Erica Wright on ‘The Red Chameleon’
Erica Wright is best known as a poet, with poems appearing in Blackbird, Crazyhorse, Denver Quarterly, Drunken Boat, From the Fishouse, Gulf Coast, New Orleans Review, and elsewhere. She is the Poetry Editor at Guernica Magazine and has taught creative writing at Marymount Manhattan College and New York University’s continuing studies program. But all that’s about to change with the publication of her lyrical and gripping debut crime novel, The Red Chameleon, out now from Pegasus. Erica fills us in on this new direction.
The Red Chameleon is a crime novel, and a departure from the poetry you’re known for. What inspired this new path?
I blame Truman Capote and a bunch of eighteen-year-olds. In 2006, I started teaching composition at John Jay College of Criminal Justice, and most of my students were going into some area of criminology. They were budding police officers and forensic psychologists, so I started rooting around for texts that might appeal to them. I used an excerpt from Capote’s In Cold Blood, specifically the long, clinical description of the crime scene. I can’t name the date on which I wandered over to the mystery section at my local library in Washington Heights, but it was soon after. I spent a few years reading thrillers before bedtime then decided to write one myself. In the mornings, though. Evenings are for reading.
Can you tell us a little about your writing process? How does it differ for poetry and prose?
The difference for me is momentum. With a poem, I’m rolling over a word or phrase in my mind, never sure that what’s in front of me is becoming something to keep. Right now, I’m working on a poem with the lines “it’s all the same trick of light / in the handheld mirror,”and I’m not sure if “the handheld mirror”should be “a handheld mirror”or “handheld mirrors”or if I’m thinking about this line so much because it doesn’t work and should be tossed. See? No momentum. But I can lose myself in a story, write as fast as my typing will allow, watching it unfold and wanting to arrive at some pivotal point. There’s almost a physical sensational of being propelled.
How do you balance your writing with your day job, as the Poetry Editor at Guernica Magazine?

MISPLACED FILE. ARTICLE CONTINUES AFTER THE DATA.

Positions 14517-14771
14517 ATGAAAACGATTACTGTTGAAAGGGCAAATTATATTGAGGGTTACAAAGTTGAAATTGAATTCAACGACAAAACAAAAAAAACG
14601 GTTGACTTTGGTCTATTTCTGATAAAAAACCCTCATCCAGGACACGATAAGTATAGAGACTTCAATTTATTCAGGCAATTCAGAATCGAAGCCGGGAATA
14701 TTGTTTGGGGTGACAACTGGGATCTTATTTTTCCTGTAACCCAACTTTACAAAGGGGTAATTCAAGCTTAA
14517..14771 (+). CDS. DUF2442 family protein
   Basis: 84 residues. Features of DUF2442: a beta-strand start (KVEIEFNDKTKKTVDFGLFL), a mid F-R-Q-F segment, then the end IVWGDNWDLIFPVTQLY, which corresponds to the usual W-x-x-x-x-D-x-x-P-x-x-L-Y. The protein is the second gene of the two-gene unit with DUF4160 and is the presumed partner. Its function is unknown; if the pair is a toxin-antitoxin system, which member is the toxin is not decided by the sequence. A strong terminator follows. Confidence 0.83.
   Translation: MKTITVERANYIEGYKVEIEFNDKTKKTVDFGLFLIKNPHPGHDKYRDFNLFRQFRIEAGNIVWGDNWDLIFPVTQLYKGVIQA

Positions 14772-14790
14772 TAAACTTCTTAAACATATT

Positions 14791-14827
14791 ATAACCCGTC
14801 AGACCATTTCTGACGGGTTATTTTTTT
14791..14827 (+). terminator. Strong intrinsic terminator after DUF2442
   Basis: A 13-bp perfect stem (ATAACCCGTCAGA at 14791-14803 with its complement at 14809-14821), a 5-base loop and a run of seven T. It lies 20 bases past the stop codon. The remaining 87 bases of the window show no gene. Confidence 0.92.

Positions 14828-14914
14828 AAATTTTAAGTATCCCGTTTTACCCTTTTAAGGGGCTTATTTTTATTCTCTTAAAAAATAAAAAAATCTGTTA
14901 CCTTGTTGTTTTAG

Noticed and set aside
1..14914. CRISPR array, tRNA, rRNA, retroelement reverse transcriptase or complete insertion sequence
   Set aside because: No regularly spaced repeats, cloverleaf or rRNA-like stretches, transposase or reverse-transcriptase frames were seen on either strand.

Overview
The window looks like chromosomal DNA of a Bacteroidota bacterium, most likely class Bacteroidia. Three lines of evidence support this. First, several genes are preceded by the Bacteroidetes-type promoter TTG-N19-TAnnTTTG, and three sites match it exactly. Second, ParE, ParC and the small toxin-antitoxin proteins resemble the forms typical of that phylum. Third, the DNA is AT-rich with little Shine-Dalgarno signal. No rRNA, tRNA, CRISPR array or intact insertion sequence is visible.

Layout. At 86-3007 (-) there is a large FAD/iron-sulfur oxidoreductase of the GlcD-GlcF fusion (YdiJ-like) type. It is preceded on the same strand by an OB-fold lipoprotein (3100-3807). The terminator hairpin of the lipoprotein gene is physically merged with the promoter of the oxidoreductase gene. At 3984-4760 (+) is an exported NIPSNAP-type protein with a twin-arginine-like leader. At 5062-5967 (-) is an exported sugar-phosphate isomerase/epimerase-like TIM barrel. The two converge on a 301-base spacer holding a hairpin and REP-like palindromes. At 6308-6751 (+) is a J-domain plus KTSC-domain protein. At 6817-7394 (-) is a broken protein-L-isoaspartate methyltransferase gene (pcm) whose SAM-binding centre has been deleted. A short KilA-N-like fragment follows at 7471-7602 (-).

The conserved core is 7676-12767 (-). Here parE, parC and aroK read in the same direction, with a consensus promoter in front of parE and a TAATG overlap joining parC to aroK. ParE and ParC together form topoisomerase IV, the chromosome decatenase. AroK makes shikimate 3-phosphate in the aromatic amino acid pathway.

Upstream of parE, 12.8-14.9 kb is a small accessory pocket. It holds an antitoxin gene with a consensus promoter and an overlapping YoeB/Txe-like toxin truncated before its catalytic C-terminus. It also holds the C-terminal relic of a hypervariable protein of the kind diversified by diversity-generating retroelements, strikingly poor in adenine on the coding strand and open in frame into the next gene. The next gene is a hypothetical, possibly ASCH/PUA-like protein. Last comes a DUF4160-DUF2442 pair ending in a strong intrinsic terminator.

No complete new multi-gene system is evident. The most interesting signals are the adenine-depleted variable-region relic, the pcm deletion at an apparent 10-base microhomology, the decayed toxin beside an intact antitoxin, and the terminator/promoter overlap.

Guernica is actually run by an all-volunteer editorial staff—bless each and every one of them—and my day job is as an adjunct instructor at various colleges. The balancing act isn’t an easy one. My biggest trick is to write first. Well, I check my student emails first to make sure nothing’s burned to the ground while I was sleeping, then I write for about an hour. This ritual is calming and prevents me from feeling resentful of my students or volunteer work, which are important to me, as well. And on those rare days I have spare time in the late afternoon or early evening, I circle back around to writing. If I’m really feeling indulgent, I’ll walk to the Caribou and sit down with a chai tea and a legal pad.
What can readers expect next from you?
I’ve finished a new book of poems, All the Bayou Stories End with Drowned, and I’m knee-deep in the sequel to The Red Chameleon, which I am tentatively calling The Granite Moth.
What books are currently sitting on your nightstand?
I recently finished the first Veronica Mars book, The Thousand-Dollar Tan Line, by Rob Thomas and Jennifer Graham. The engaging mystery was punctuated by the sharp-witted insights that make fans of the show—myself included—swoon. I’m currently reading a couple of great poetry collections, my friend Frances Justine Post’s Beast and Shelly Taylor’s Lions, Remonstrance. And this weekend, I plan to dive into the latest Maisie Dobbs mystery by Jacqueline Winspear, Leaving Everything Most Loved. I want to leave her book out for awhile because the cover designed by Andrew Davidson is so pretty. With Winspear at the top of the heap, maybe no one will notice the clutter?
Learn more and order your copy of The Red Chameleon here.
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